New sensors built using nanotechnology could read and write information directly into the brain.
Telecommunications researchers in Japan are attempting to create electronic sensors that can not only receive information from the brain, but could manipulate our neural pathways.
While the concept might conjure science-fiction images of half-human, half-machine cyborgs, Dr Keiichi Torimitsu of Nippon Telegraph and Telephone (NTT), says the research is more likely to provide relief for people with Parkinson’s disease or overcoming a stroke.
Torimitsu presented his team’s work on the development of bionic, or bio-mimetic, brain sensors at this week’s International Conference on Nanoscience and Nanotechnology (ICONN) in Sydney.
“Establishing connections between the brain and electrical instruments is important for understanding how the brain works and for controlling neural activity,” says Torimitsu, who heads NTT’s Molecular and Bioscience Group.
“To develop some kind of devices or interfaces with the brain that would make it possible to transmit our information, sending it through the telecommunication pathways to another person or device such as a computer — that is the goal.”
A neural interface would be a significant achievement in the rapidly advancing realm of bionic technology, which includes devices such as the cochlear ear implant.
Torimitsu is working on creating a nano-scaled implant comprising a nano-electrode coated with an artificial membrane that mimics the receptor proteins found on the surface of brain cells, such as glutamate and GABA receptors -involved in increasing and inhibiting brain activity.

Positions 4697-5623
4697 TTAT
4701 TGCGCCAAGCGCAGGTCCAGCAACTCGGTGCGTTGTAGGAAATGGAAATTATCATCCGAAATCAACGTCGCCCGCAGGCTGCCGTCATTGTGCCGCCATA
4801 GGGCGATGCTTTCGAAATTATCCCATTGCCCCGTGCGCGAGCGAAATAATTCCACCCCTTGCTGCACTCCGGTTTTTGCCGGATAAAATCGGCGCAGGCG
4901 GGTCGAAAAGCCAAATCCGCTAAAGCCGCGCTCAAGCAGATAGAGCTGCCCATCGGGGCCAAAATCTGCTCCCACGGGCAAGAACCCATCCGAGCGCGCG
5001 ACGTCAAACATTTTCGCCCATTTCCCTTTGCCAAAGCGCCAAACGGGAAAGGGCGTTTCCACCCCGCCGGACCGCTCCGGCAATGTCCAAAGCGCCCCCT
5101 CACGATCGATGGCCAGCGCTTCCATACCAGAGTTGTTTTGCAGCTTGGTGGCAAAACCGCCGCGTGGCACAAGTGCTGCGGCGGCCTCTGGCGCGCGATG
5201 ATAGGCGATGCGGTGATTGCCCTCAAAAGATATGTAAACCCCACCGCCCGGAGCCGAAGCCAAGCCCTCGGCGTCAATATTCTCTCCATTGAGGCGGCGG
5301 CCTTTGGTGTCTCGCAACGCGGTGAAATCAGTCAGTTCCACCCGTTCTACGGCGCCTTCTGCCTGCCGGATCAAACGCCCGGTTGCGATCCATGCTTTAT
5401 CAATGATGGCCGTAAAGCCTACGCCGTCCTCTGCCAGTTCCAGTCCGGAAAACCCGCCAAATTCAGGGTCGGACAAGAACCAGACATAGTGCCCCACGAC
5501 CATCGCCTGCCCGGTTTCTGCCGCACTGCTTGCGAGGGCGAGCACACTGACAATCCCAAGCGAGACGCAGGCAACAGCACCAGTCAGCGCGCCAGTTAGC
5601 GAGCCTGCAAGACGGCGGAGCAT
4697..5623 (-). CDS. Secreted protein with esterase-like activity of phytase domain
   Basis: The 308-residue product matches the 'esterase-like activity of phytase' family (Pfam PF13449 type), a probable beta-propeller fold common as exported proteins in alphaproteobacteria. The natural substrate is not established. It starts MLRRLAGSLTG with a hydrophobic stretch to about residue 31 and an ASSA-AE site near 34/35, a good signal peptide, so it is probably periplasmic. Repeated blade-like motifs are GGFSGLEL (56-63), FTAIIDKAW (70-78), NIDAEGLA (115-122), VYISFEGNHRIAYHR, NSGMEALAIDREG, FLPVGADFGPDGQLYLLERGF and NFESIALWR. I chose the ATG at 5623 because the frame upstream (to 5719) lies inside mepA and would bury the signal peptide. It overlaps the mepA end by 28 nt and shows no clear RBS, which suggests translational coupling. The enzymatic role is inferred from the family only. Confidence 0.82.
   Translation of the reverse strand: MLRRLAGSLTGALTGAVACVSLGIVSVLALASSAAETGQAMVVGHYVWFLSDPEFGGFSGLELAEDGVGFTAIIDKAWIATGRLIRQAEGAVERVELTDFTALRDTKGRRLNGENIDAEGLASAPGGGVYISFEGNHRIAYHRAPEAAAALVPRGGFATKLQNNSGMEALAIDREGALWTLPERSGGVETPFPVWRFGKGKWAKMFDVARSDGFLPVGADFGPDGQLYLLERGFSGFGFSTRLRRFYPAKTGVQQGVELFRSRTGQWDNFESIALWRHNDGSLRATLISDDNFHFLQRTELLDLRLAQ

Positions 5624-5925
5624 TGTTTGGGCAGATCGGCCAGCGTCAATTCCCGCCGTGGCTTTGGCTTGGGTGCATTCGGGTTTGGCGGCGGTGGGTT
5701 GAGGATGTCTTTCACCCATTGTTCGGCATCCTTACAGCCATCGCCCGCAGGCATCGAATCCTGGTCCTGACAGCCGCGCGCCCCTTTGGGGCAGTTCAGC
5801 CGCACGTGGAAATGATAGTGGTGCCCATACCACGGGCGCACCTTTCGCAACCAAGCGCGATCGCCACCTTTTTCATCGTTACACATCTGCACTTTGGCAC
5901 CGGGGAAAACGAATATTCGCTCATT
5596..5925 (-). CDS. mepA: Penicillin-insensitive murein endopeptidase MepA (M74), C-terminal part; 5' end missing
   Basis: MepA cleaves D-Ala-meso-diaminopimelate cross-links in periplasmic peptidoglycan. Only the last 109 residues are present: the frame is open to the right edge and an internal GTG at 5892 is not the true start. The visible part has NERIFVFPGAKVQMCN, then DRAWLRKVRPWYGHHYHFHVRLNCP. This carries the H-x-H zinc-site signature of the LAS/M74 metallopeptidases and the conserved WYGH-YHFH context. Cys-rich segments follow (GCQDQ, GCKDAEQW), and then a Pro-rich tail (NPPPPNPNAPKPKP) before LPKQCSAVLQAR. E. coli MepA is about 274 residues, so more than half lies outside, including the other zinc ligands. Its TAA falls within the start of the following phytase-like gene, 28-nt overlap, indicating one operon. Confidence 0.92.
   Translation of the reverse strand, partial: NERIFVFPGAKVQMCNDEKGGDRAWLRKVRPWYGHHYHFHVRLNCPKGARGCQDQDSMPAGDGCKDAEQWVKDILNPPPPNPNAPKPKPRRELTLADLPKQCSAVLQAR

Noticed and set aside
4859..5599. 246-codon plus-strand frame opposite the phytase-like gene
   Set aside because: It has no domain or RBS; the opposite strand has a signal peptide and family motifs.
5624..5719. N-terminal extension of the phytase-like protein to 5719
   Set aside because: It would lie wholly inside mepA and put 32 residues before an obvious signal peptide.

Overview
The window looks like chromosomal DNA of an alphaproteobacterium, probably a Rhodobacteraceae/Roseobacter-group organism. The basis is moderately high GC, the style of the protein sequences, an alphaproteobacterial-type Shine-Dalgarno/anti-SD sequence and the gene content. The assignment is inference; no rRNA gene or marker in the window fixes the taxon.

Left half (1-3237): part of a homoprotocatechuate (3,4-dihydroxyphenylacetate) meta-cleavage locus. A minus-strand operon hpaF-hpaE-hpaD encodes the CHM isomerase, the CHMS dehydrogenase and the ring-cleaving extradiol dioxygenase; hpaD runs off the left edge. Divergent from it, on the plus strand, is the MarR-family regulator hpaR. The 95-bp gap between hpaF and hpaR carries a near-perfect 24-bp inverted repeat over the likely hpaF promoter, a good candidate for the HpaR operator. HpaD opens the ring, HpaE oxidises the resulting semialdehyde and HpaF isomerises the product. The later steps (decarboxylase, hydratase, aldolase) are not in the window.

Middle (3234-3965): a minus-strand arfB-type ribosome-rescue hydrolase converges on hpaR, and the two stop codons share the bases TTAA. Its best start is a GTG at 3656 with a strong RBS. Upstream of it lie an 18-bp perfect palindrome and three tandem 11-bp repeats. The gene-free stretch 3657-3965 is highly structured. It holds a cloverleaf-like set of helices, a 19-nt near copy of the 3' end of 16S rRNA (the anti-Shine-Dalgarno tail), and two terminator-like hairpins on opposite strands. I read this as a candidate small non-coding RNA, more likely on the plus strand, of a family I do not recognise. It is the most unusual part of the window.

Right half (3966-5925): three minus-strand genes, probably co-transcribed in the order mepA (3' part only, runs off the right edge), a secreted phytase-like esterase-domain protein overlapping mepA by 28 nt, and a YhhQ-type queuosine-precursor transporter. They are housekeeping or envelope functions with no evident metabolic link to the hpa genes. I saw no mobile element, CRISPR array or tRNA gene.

Interactions between the receptors and neurotransmitters naturally generate electrical activity. Carefully placed nano-electrodes receive the neurotransmissions providing an instant, accurate electrical reflection of what is occurring, which can be read by an external device.
Torimitsu hopes it would not only monitor activity, but also interact in the connections between neurons known as the synapses.
Ideally, he says, the device would use a biological energy source such as glucose.
“If we could use those proteins on a nano-electrode to generate electrical responses, we could achieve the bio-mimicry of responses.”
Torimitsu admits there are a number of hurdles to overcome such as adverse immune responses and possible faults with the machinery. He says at this stage it’s unlikely that healthy people would volunteer to have the devices implanted.
But, Torimitsu says it has great medical potential for stroke sufferers and people with Parkinson’s disease where brain activity could be controlled.
The Japanese team is working with several researchers in Australia to refine the concept and devise applications for the technology.
Torimitsu has been working with Dr Simon Koblar of the University of Adelaide’s Centre for Molecular Genetics of Development, looking at how to apply the technology for the treatment of stroke sufferers.
He is also about to commence working with the University of Wollongong’s Intelligent Polymer Research Institute, which works at the forefront of bionics.
Director of the Institute, Professor Gordon Wallace, says one of the goals is to improve the interface with cochlear implant.
He says Torimitsu’s work – a meeting of telecommunications technology and biological knowledge — shows why it makes it a very exciting time to be doing such research.
“People are starting to realize all around the world that there are lots of tools that we can use that we already have at our disposal to make this field progress very quickly,” says Wallace.